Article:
Great Lakes Cast Stone operates on a quiet street in Girard. But once you know what to look for, you can see evidence of the company’s architectural cast stone products all around the region.
For example, you can see the company’s work in the decorative touches on the amphitheater in downtown Erie’s Perry Square; on the new parking garage on Erie’s bayfront; and on the new Crawford County Judicial Center in Meadville.
Steven Henderson, company president, hopes to see more work as other construction projects get underway in the region.
The current level of commercial construction is in many ways unprecedented, offering opportunities for local suppliers but also for owners to patronize local suppliers and contractors – which can maximize the economic impact of a project.
Most of Great Lakes Cast Stone’s work, however, heads to projects out of town, as was evidenced by the rows and rows of decorative pieces – in all stages of completion – that were destined for upstate New York.
As we toured the plant, Henderson walked us through Great Lakes Cast Stone’s wet-pour and dry-tamp processes.
With the wet-pour process, workers pour concrete into molds, where it hardens overnight. The frames are then removed, and the finished pieces are left to cure for 28 days.
With the dry-tamp process – which Henderson compares to building a sand castle – a worker scoops powdery mix into molds, packing it down with high pressure. The mold is flipped over, and the molded piece is revealed – though, like a sand castle, it is fragile and can easily crumble. After being treated overnight with high heat and humidity, however, it hardens to look like limestone.
“Our business is very visual,” Henderson says. “The look of architectural precast or cast stone is a cost effective way to enhance the design of any project.”
Henderson is relatively new to the cast-stone industry – he has business interests in the city of Erie, and about four years ago was looking to branch out into something new. He found what he was looking for in Girard. The company’s previous owner was seeking a buyer that could provide needed local management while maintaining a working affiliation.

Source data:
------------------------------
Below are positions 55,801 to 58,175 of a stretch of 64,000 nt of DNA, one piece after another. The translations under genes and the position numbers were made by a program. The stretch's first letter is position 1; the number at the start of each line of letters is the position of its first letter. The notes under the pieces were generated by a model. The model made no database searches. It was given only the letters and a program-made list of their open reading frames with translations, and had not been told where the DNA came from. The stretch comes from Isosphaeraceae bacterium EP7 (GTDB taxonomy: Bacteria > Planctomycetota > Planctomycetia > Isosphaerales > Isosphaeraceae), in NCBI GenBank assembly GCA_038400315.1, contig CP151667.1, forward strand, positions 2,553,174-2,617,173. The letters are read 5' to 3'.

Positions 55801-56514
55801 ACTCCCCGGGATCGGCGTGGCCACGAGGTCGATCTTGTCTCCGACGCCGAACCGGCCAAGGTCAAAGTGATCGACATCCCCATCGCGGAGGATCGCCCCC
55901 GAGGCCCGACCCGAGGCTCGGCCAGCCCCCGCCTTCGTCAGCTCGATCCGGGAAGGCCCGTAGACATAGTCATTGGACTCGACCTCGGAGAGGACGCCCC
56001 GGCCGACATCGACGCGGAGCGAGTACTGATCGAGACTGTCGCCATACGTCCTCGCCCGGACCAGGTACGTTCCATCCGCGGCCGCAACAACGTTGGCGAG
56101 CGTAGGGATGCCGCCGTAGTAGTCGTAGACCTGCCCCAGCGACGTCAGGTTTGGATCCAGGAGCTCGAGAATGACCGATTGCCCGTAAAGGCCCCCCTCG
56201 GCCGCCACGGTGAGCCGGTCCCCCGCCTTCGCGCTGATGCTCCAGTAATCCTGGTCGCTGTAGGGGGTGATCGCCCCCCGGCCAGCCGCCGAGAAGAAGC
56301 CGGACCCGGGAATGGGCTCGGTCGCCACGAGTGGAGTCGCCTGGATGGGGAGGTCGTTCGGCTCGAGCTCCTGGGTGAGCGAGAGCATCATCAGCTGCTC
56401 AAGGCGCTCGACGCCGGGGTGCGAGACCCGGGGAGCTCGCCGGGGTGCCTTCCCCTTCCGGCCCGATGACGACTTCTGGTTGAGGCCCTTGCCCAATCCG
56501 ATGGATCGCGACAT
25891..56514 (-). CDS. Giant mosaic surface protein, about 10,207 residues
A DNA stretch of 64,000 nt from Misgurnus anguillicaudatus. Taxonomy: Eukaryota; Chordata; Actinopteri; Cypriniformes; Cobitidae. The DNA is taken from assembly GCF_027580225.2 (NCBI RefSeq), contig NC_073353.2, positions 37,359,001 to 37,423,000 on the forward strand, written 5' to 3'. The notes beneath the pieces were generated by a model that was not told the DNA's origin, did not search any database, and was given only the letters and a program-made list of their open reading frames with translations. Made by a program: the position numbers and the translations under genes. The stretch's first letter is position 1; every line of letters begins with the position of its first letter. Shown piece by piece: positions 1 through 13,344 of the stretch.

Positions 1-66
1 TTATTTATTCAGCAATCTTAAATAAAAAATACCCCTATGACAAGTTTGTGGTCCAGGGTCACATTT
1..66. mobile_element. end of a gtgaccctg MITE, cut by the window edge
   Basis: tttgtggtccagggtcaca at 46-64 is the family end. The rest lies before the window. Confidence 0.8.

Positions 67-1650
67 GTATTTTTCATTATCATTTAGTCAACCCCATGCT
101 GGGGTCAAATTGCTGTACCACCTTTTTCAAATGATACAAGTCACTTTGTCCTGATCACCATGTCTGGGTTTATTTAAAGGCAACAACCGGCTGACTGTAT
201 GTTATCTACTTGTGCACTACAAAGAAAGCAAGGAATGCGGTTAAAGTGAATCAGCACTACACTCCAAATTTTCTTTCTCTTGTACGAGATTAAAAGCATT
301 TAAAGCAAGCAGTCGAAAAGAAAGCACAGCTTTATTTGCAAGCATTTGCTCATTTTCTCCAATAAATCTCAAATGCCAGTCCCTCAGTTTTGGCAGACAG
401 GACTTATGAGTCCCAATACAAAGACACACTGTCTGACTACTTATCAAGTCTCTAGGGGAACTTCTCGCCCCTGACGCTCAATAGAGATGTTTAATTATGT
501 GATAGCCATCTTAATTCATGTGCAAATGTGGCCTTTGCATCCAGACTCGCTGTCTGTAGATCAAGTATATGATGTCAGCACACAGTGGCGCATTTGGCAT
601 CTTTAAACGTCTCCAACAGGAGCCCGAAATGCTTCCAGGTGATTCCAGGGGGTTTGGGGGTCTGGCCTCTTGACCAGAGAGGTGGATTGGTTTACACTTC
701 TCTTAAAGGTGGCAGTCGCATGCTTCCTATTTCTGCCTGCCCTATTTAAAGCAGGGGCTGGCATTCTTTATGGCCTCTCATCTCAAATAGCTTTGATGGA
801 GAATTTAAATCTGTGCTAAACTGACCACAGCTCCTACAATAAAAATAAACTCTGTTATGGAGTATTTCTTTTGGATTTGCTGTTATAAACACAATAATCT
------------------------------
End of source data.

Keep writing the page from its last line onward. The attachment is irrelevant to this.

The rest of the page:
For Henderson, that worked out well – he was able to purchase the business, and in the process save 18 jobs that would have been lost if the facility had closed. Plus, it’s a good fit for him personally.
“Each project is completely different,” he says. “I like the work.”
About Great Lakes Cast Stone: The company covers 18 states, roughly ranging from New England down to Virginia in the east, and western Ohio down to Mississippi in the west. Their work is predominantly commercial, with about 70 percent wet-pour and the remainder dry-tamp. The company is certified, and Henderson details with pride the procedures – including frequent testing – that the staff goes through to ensure that they only offer quality products. “This stuff doesn’t look that precise, but a little change in sand or color throws everything off,” he says. The quality of the finished product is the most important consideration.
Why Erie County: To Henderson, Erie County has the benefits of being a pleasant place to live, with a low cost of living and without urban stress. In addition, he has seen first-hand the benefits of working with agencies in the county, namely the Erie County Redevelopment Authority. He was able to purchase Great Lakes Cast Stone with the help of the authority, which he praised for making the process easy and seamless.
Challenges of Erie County: Some of Henderson’s challenges are common to small businesses, and to businesses in his line of work. For example, he finds it challenging to find extra money in the budget for technical improvements he would like to make. The long-term nature of construction projects also means that he must play a long game to make sure there is the right amount of future work for the company. “In this business, it’s feast or famine,” he says. In addition, however, Henderson is frustrated when he sees out-of-town businesses doing architectural precast work on local projects. He actively supports local businesses when possible – including Team Hardinger, for transportation – and wishes that Erie County projects would be more active in supporting Erie County businesses.
Fun fact: Transportation can be expensive for Great Lakes Cast Stone – their cement weighs 150 pounds per cubic foot.